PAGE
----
"What they want now--and this is just a two-month continuation of government funding--they want to delay Obamacare for a year in exchange for that," Dan Pfeiffer, a senior White House adviser, told MSNBC. "What happens two month from now? What happens after that?"
The president said he expects to talk with congressional leaders on Monday, as the House decides whether to accept a clean bill passed by the Democratic majority Senate last week that funds the government through Nov. 15. The initial response by the House was to pass on Sunday a bill that delayed Obamacare and ended the medical device tax, after having initially required that the programs under the 2010 Affordable Care Act be defunded.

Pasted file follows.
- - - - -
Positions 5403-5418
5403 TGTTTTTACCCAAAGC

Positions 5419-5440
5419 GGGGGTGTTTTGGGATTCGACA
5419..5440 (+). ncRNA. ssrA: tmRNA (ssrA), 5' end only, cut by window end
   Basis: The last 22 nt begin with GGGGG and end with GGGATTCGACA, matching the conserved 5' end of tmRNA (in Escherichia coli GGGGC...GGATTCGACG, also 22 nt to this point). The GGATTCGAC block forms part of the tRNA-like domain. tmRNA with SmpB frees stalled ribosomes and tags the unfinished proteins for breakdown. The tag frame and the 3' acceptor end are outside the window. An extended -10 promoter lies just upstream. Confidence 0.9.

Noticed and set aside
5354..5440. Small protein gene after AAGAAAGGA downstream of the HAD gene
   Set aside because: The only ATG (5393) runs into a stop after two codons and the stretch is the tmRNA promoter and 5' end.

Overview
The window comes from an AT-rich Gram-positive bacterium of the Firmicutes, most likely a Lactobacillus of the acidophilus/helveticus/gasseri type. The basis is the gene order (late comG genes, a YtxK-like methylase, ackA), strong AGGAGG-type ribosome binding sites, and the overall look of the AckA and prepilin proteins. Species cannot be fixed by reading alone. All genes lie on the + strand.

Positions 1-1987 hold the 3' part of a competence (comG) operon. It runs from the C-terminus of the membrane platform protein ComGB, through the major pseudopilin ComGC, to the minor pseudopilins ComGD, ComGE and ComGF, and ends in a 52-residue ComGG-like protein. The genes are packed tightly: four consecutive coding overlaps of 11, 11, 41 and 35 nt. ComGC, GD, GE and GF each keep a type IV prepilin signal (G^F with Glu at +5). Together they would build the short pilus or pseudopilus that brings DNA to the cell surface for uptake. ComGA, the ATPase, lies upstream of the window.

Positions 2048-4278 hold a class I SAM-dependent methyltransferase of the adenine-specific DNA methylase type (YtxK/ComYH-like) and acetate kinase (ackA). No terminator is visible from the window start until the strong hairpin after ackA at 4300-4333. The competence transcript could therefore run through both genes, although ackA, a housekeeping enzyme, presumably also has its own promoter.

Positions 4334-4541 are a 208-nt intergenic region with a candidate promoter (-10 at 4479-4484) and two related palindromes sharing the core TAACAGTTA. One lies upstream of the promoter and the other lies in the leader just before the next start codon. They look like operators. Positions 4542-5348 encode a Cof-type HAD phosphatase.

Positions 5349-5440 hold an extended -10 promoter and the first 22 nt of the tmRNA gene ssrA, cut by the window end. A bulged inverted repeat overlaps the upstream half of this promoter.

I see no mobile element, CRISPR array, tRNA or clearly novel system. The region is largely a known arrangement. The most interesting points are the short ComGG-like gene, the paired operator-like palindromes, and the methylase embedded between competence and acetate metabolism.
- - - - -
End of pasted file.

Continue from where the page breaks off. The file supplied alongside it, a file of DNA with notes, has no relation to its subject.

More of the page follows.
There are signs that Republicans might choose to cave--and pass a third measure to keep the government open without postponing Obamacare.
"Now, it’s imperative that we fund the government, get on with the business of government," Rep. Charlie Dent (R-PA) told CNN shortly before a Monday meeting of the Republican caucus. Dent said he believes that--even without any Obamacare stipulations--"there are over 218 votes, a bipartisan vote to fund the government in that matter."
This article was originally published on The Fiscal Times.
Mismanaging creative ideas and not taking risks can extinguish your spark.
If you want to be truly successful, you've got to know how to innovate.